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c;:Jttinois ()1Jesleyan o/Aniversity presents


,..:;-bavi»~ay(), Director

Guest Composer

~ibby ~a'C8en Sponsors: School of Music Phi Mu Alpha Sinfonia Delta Omicron Sigma Alpha Iota


February 9 & 10, 2000

Westbrook Auditorium

�ibbYJ �arsen


ne of the most important and celebrated composers working today, Libby Larsen (b. 1950) has created an immense catalog of works that spans virtually

every genre and has established a permanent place in the concert repertory. Equally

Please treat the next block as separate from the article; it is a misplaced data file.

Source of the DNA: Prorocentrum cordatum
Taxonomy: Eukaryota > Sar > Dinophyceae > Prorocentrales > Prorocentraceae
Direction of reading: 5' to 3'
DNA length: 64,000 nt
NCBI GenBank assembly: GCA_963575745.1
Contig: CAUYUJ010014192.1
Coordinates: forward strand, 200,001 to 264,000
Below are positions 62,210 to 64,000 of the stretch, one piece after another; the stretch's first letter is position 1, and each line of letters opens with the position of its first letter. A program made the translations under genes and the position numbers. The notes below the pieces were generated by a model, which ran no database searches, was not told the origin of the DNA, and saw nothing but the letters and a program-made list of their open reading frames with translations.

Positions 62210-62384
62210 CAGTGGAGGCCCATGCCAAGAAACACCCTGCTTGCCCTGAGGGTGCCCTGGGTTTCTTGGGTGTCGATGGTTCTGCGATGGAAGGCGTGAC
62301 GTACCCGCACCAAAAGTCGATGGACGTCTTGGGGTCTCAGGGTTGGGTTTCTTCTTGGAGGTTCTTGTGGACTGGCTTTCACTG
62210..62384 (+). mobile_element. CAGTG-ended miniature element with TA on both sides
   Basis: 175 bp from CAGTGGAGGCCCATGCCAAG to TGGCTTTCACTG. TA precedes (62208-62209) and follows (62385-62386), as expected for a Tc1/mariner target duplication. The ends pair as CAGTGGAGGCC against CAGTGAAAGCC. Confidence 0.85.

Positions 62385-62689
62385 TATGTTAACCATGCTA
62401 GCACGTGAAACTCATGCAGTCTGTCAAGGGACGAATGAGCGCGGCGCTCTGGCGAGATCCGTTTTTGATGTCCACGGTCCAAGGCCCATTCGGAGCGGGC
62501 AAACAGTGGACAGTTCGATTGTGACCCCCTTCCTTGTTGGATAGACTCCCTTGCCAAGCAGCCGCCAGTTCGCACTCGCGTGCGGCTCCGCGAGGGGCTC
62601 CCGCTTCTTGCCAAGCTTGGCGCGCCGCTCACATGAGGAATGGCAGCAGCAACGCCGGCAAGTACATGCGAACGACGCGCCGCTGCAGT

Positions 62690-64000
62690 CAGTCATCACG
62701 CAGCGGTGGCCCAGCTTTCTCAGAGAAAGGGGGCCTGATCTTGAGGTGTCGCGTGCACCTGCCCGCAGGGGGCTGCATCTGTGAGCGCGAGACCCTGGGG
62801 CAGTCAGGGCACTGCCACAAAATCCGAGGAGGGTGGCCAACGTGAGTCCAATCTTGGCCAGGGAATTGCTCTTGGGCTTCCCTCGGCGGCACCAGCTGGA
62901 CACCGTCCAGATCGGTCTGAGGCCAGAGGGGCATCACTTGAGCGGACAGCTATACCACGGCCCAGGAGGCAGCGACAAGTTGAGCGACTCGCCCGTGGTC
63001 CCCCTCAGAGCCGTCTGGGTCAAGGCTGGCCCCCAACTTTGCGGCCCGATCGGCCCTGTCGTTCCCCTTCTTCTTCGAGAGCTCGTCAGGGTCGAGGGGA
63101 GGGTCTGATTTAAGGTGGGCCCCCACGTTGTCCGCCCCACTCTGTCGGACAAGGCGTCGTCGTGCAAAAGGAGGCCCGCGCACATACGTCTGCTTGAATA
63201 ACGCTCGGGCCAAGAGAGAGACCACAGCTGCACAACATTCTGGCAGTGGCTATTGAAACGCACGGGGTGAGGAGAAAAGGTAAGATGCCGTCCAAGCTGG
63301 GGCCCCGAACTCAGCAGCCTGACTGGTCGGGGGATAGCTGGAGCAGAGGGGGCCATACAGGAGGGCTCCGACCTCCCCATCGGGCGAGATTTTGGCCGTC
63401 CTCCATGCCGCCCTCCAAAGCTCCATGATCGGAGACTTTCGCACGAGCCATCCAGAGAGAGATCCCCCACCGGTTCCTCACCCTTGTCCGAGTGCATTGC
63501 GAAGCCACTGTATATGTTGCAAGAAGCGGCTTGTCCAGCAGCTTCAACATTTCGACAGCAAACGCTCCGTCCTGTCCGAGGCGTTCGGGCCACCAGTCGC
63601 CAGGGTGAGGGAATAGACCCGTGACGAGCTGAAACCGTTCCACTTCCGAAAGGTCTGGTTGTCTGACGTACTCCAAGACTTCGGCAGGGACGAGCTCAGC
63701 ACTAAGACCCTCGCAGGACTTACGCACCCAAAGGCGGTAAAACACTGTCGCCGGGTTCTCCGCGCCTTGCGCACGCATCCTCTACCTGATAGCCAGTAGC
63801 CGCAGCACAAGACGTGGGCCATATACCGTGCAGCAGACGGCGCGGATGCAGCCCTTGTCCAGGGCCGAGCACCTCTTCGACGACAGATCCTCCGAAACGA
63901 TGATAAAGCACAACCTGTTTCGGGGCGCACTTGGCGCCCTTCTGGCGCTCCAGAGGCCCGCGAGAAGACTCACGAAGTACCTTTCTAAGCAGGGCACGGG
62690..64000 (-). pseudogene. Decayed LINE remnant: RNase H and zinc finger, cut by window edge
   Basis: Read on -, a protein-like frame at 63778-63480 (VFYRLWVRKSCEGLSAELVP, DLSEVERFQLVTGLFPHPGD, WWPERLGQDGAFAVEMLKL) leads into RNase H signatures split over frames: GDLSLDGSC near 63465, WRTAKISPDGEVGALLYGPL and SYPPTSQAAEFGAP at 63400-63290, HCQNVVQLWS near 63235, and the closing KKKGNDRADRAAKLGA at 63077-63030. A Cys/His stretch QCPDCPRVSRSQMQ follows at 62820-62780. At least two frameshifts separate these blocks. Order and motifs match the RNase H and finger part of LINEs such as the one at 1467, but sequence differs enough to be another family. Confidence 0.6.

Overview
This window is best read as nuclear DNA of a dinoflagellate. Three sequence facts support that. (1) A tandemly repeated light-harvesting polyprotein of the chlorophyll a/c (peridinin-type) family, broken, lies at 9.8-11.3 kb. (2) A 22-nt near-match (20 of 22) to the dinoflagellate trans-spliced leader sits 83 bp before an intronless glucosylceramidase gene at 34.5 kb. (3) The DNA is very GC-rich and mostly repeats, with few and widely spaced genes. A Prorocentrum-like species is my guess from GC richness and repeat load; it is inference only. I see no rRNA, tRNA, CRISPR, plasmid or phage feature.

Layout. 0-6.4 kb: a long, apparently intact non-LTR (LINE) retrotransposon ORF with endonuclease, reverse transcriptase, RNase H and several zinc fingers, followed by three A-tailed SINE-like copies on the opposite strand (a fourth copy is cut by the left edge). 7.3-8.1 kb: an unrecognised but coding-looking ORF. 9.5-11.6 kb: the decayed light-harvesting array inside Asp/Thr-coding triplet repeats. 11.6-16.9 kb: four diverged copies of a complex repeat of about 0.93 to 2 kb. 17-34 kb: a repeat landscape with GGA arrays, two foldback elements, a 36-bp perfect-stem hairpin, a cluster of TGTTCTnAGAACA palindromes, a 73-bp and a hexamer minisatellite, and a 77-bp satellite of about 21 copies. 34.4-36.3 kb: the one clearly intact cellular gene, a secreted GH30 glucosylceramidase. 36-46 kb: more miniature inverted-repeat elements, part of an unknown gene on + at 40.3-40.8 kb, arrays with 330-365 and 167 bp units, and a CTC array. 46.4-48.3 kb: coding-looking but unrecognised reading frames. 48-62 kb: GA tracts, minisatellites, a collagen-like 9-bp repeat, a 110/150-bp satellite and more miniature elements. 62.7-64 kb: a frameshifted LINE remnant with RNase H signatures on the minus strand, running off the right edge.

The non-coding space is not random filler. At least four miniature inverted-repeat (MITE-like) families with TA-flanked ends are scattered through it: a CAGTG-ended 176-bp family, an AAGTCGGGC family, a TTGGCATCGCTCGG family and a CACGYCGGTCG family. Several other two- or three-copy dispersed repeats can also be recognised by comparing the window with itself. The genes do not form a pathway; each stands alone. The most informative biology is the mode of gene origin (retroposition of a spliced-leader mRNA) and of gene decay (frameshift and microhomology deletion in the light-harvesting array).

adept at composing for instruments and voices, she has been called "a mistress of orchestration" (The Times Union) as well as "the only English-speaking composer since Benjamin Britten who matches great verse with fine music so intelligently and expressively (USA Today). "Dr. Larsen was awarded a 1994 Grammy award as producer of the CD The Art ofArleen Auger, an acclaimed recording which features Larsen's Sonnets flom the Portuguese. Her opera, Frankenstein, the Modern Prometheus, . was selected as one of the eight best classical music events of 1990 by USA Today. The recipient of over forty commissions, Larsen's current and upcoming projects include commissions from the Library of Congress, the Ravinia Festival, and the Turtle Island String Quartet. Other commissions have come from the Minnesota Orchestra, the St. Louis Symphony, the King's Singers, the Cleveland String Quartet, the American Guild of Organists and the universities of Wisconsin and Nebraska. She has received grants and fellowships from the National Endowment for the Arts, the National Opera Institute, and the Ford, Bush, Japan and Jerome foundations. Her works are published by Oxford University Press and E. C. Schirmer. Larsen's compositions are recorded on such labels as Angel/EM!' Koch Inter­ national (including recordings of her orchestral music by the London Symphony), Nonesuch and Decca. Upcoming CD's on Koch International include orchestral! vocal works performed by soprano Benita Valente with the Scottish Chamber Orchestra conducted by Joel Rezven, and Larsen's fifth symphony, Solo Symphony, recorded by the Colorado Symphony. Larsen's strong affinity for multi-media has led to wide recognition for her numerous operas (including two video operas), and she has composed the soundtracks to three films and two radio documentaries.